7 Publishing Tips I Learned at Writer’s Digest Conference East 2013


In April 2013, I attended Writer’s Digest Conference East in New York City as one of the editorial staff for Writer's Digest, and aside from the standard (though invaluable) advice on craft, career, and publishing options for writers, I picked up these seven tidbits of info that I found especially fascinating. You might too, so enjoy!

1. Bookmarks: Every reader needs them. Heck, I have about thirty around my apartment lying in wait and I still take more when I can. So think about creating some with your name and book title on them. They’re easy to make, inexpensive to print, and they can help spread the word about your book, name, website, or twitter handle long after someone has finished your book. It’s a great tip I picked up from Eric DelaBarre (former writer for Law & Order and author of the hit children’s novel Saltwater Taffy).

2. Author Pages: I’ve used CreateSpace/Amazon to publish a collection of poetry, and I plan to use them to publish my upcoming collection of short stories, but I had no idea that they allow any author—no matter who has published the book—to create and modify an author page at Amazon.com. You can even link blogs and twitter accounts to the page. It’s like having a second website for free. Might have been common knowledge before, but it was cool news to me, and I thank Jon Fine, the director of Author and Publisher Relations for Amazon, for that great tip.

3. Blog to Website: Despite their wide use by industry professionals and writers, many blogs and websites that have the tags .blogspot and .wordpress retain a slight stigma as being “less professional” than a website. So the $10 a year (or so) that these sites charge to turn it into a strictly .com operation is well worth the money to dispel any doubt that you are taking this seriously. 

4. Output: I learned that Erle Stanley Gardner, the creator of the Perry Mason mysteries and a prolific pulp novelist in the 30s, had a personal goal of writing 66,000 words per week . . . PER WEEK. That’s impressive, and he hit that regularly. I’ll try to keep that in mind when I feel like slacking. Thank goes to Elizabeth Sims (crime writer and author of the upcoming You’veGot a Book in You, which I helped edit) for that piece of info. ***Update: When first posted at my original blog, there was a great deal of back and forth about the actual figures, with James Scott Bell providing a possible 23K a week. Be it 20+, 40+, or 60+ per week, the man wrote at a rate that far outpaces my own!***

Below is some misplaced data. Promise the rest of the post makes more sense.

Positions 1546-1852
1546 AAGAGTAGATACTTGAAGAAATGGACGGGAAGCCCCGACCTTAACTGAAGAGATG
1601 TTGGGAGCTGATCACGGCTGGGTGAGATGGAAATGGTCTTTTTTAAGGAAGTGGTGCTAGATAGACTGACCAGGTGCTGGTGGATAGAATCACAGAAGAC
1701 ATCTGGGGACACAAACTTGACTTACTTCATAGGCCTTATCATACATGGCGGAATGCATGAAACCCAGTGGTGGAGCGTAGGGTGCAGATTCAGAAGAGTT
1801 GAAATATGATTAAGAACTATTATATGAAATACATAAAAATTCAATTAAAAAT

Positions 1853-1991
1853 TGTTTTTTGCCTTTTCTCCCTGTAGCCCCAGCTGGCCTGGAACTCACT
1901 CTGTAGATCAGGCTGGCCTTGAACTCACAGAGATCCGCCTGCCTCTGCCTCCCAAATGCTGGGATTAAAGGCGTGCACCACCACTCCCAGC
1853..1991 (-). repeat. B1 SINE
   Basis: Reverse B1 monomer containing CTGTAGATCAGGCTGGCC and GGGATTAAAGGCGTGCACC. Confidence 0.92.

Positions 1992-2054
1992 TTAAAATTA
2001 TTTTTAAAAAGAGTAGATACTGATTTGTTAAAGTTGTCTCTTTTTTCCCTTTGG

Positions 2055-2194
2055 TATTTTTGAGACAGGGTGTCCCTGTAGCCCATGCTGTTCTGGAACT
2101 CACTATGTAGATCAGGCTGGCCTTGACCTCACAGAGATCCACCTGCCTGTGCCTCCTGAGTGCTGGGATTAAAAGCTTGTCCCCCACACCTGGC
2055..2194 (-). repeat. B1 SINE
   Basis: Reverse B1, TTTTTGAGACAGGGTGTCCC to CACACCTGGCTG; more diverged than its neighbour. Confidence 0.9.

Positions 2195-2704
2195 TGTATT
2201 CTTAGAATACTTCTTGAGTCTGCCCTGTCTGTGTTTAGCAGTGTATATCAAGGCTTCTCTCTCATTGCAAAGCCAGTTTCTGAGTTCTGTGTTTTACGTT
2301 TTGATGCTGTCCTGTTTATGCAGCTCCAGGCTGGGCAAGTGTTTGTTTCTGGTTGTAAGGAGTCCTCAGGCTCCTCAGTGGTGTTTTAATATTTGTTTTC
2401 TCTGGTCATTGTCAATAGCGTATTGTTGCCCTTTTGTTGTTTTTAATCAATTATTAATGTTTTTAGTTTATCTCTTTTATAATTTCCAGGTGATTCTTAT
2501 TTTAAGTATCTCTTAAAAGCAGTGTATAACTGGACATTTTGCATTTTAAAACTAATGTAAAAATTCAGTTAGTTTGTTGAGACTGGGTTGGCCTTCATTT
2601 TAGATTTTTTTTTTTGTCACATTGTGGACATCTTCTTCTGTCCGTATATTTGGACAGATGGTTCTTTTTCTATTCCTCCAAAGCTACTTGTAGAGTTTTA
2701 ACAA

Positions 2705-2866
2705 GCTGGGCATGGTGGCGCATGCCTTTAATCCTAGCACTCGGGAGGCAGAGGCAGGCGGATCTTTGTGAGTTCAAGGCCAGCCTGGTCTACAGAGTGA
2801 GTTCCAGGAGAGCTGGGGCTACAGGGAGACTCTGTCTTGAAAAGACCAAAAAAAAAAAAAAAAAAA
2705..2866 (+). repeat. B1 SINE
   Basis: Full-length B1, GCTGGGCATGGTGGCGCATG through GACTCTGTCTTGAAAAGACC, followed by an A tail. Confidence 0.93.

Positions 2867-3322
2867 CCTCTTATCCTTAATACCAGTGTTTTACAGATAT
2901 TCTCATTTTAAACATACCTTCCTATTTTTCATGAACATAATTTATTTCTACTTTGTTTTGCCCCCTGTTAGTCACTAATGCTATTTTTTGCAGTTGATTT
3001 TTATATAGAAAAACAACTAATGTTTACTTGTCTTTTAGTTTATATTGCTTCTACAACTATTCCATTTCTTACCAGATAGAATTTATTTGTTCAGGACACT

5. Partner Publishing: Now this sounds cool, especially for all you collaborative types out there. This is a growing trend in which individual authors, editors, designers, marketers, etc., come together, work on a book, make it as good as it can be, and get it in front of as many readers as possible, and the profits are split proportionately. It’s a bridge between self-publishing and traditional publishing but everyone gets a fair piece of the pie, which might be super helpful for writers with few technical and social networking skills. Look into it, and thanks goes to agent April Eberhardt for pointing it out.

6. Reviews: Looking for reviewers for your book? Well, who has reviewed similar books? Find books like yours, go to Amazon and GoodReads (or search blogs) and scour reviews, and contact those reviewers with an offer to review your new book. Be sure to sweeten the pot by offering a free print version or eBook. Book lovers go after free books like zombies go after brains. Just be ok with some saying no. They’re busy people too, just like you.

7. Word of Mouth: If you’re looking for a little extra support to spread the word about your book, consider offering a portion of the proceeds to a local charity or a unique organization, whoever might match up well with the content of your book. Libraries, college societies, or groups that help children, the homeless, or hospitals are good places to look. They’ll be psyched to get a little extra cash and some attention, and you’ll get some word of mouth and good press, plus it gives readers an extra “feel good” reason to buy your book. It’s a win-win-win. A few people mentioned this tip, including Dan Blank and Chuck Sambuchino, two of the best platform and self-promotion specialists in the biz.